Drive and Listen: Cars and music are inextricably linked in North Mississippi, where I grew up. Almost everyone I know got a “old-school”—a domestic car from before 1990 that always needs a little TLC to go back on the road.
And if it isn’t old-school, it most likely has noises, such as custom-installed subwoofers that make the bass feel distant and tweeters that make the hi-hat seem right beside you.
Drive and Listen Most Something Website
Maybe that’s why I’ve been spending so much time with the new app Drive & Listen, which combines two of my favorite things. You may use the app to enjoy a virtual drive around more than 50 locations worldwide while listening to real-time local radio and street sounds. It’s similar to Google Streetview, but it’s in virtual reality, and you don’t have to click to go about it.
There’s also music. You can drive through Mumbai and then coast while listening to what the locals listen to. Or, in the case of “Sweet Dreams,” St. Petersburg. Alternatively, take Biscayne Boulevard to Bad Bunny.
Drive & Listen was designed by Erkam Eker, a Turkish Ph.D. student who says the concept came from pandemic-induced nostalgia for driving around Istanbul with the radio on. “I realized that other people all across the world must be missing out on that similar road trip experience,” he told Lonely Planet.
He had to be thinking of people like me. I’ve discovered a peculiar comfort in driving around with no direction or goal other than… going and listening in this last year of teleworking and a world shut down.
The software has an oddly addictive quality to it. When you initially arrive, there is a brief black and white TV static display. Then, as if someone had switched the channel, you see a full-screen view of a street somewhere, and the camera (and you) are rolling. You could be coming to a halt at a red light in Buenos Aires’ prime business district or turning onto a backstreet in Prague.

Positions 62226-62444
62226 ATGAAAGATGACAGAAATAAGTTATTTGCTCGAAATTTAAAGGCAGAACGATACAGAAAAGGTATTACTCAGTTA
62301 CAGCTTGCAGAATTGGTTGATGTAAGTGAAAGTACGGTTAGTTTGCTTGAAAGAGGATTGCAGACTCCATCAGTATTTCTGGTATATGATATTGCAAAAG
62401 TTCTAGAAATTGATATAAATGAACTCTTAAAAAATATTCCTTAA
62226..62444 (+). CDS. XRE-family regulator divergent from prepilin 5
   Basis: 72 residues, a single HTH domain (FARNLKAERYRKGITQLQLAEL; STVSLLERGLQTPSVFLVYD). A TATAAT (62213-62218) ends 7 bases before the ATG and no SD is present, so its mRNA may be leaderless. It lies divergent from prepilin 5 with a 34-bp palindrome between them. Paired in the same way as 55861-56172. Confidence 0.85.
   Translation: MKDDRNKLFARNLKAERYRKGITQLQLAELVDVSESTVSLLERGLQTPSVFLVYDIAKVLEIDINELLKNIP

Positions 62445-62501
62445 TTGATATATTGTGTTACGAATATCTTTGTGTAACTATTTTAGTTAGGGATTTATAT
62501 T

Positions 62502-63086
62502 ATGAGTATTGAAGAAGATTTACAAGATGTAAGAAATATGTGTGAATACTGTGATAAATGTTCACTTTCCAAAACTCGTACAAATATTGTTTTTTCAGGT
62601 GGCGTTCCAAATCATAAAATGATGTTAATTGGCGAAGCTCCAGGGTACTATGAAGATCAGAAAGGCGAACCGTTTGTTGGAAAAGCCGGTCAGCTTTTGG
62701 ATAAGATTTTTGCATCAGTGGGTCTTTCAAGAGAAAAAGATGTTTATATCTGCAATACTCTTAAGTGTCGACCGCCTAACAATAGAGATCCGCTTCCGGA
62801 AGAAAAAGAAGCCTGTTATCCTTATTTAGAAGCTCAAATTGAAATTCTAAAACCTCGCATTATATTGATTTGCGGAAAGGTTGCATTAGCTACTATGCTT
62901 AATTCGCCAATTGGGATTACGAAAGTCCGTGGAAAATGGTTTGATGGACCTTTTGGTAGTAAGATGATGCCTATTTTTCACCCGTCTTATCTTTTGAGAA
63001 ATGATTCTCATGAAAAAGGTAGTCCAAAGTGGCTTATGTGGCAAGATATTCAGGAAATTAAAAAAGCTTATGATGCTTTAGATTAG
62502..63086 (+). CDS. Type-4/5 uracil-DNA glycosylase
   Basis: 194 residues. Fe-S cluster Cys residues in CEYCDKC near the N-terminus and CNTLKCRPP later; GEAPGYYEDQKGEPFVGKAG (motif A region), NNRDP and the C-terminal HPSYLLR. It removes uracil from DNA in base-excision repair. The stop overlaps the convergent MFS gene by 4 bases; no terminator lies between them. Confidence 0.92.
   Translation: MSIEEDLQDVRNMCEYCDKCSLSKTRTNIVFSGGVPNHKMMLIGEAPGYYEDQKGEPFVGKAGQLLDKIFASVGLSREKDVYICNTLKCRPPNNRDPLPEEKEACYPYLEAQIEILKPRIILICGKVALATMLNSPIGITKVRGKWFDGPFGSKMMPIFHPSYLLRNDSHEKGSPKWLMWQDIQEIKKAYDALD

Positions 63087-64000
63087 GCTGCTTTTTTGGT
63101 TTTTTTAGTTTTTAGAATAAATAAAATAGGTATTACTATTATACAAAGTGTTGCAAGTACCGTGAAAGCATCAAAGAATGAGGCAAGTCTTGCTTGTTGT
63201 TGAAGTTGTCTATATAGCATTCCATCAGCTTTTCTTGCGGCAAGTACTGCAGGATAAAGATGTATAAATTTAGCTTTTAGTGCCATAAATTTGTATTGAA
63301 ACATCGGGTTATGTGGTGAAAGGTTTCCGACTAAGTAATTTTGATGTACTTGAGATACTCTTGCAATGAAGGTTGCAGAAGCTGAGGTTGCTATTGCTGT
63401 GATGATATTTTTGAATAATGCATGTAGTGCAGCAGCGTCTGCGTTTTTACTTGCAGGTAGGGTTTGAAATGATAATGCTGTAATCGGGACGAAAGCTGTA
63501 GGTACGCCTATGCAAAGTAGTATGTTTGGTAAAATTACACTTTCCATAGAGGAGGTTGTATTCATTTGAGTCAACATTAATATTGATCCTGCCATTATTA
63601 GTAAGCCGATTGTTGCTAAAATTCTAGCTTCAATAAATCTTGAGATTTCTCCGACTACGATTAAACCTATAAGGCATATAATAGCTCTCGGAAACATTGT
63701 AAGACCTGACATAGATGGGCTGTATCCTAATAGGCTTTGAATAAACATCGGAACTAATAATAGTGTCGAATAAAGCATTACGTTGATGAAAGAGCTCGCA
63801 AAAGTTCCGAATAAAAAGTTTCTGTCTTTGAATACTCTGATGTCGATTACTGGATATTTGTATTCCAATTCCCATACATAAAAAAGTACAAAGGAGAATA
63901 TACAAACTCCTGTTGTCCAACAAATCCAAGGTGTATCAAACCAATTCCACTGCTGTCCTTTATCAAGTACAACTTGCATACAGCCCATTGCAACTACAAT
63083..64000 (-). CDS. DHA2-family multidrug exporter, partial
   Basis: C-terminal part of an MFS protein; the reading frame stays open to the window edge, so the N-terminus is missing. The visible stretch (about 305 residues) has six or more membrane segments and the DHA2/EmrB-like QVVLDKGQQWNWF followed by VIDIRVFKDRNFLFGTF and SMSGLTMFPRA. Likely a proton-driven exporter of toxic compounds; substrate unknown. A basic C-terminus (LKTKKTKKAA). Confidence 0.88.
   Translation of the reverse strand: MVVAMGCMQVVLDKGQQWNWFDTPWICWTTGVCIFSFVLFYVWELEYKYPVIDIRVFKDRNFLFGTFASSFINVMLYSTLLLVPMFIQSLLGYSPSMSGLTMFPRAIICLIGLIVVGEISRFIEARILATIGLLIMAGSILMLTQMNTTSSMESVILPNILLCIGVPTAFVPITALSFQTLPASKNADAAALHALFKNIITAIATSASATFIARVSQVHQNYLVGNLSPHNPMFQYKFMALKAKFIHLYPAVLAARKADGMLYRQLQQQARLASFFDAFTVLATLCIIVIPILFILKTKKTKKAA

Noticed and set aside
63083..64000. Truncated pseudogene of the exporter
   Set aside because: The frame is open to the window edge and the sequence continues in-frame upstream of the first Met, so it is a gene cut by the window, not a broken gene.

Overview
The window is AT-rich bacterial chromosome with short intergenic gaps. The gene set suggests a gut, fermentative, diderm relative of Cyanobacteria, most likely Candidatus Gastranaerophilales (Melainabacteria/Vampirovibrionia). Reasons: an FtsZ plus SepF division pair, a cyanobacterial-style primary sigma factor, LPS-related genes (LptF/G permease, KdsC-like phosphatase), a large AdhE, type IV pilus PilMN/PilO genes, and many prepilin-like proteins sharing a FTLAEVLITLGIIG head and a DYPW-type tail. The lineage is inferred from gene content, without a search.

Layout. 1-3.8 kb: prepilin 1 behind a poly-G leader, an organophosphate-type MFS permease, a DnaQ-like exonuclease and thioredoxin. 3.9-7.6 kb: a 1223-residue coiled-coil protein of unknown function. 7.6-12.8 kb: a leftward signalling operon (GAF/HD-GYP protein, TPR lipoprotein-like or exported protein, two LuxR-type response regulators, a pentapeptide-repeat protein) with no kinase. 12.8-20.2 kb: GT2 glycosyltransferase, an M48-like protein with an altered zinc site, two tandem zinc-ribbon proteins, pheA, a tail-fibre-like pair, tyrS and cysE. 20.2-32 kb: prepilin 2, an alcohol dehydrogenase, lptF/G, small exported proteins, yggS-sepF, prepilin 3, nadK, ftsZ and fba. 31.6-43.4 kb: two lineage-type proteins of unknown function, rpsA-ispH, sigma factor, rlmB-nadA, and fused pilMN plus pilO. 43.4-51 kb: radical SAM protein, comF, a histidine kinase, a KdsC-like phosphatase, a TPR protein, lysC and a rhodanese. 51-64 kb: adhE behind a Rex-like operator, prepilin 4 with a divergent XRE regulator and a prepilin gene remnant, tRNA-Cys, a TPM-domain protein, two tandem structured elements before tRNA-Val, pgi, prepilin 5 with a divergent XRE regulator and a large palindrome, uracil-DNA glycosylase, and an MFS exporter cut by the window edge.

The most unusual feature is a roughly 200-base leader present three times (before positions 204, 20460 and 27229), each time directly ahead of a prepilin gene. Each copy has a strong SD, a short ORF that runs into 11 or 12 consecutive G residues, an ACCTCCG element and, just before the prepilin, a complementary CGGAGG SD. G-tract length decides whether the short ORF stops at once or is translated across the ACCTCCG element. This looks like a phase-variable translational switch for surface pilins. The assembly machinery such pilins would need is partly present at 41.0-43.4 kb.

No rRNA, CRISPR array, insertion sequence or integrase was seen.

Then the radio stream starts playing, and you get the unmistakable sensation of moving through the world, attempting to get from where you are to where you want to be. That may explain why I’ve spent so much time on the site. It doesn’t feel quite right, but it’s near to what you recall.
Making sure the virtual environment mirrors the real one is one of the strategies to generating a (quasi) VR experience. The sizes and measurements of objects and distances must be accurate. It shouldn’t be overly huge. It’s not that far away. It shouldn’t be too high above the ground. With amazing regularity, Drive & Listen achieves this.
Almost all of the driving footage is captured in crystal-clear 4K, and the view is driver’s-eye level whether you’re in Rome or Chicago. You can see and feel the road disappear beneath your feet as you travel forward.
From your blind spot, an automobile appears. The radio jumps from song to song and commercial to advertisement. On my left, was that a Bank of America? When you’re close to a street sign, it’s clearest.
The appeal of Drive & Listen isn’t just that it recreates the sensation of driving with the radio on. It’s because it makes you feel in command, or at least close to it. You simply scroll and click to select a city.
Don’t like where you’re starting out? You’ll start at a different point on the path if you click the city’s name again. (Most locales have two or three beginning points to choose from.) And at least a few streaming options are available in each city. You can listen to local radio, ESPN, or NPR, or turn off the radio totally and drive without listening if that’s your preference.
You may also choose how fast you want to go and whether you want to hear what it’s like outside, such as the noise of the wind and the hum of car engines, as well as people honking their horns at each other. And, if all else fails, you may simply exchange one location for another.
Because a trip to Mumbai can rapidly develop into stops in St. Petersburg and Beijing, a few minutes on Drive & Listen can easily grow into more time than you expected. Prague, if not London. If not Paris, Tokyo is the next best option.
And this is where the app’s true magic lies: It takes a familiar activity—driving and listening—and puts it in an unusual setting. It gives the impression that the world is far away while also being immediately alongside or in front of you.
We’ve all stopped for somebody crossing the street while pretending not to notice them. Even if the crosswalk is in Havana and you’re tipping in an old-school, lime-green Plymouth Belvedere, Drive & Listen feels familiar.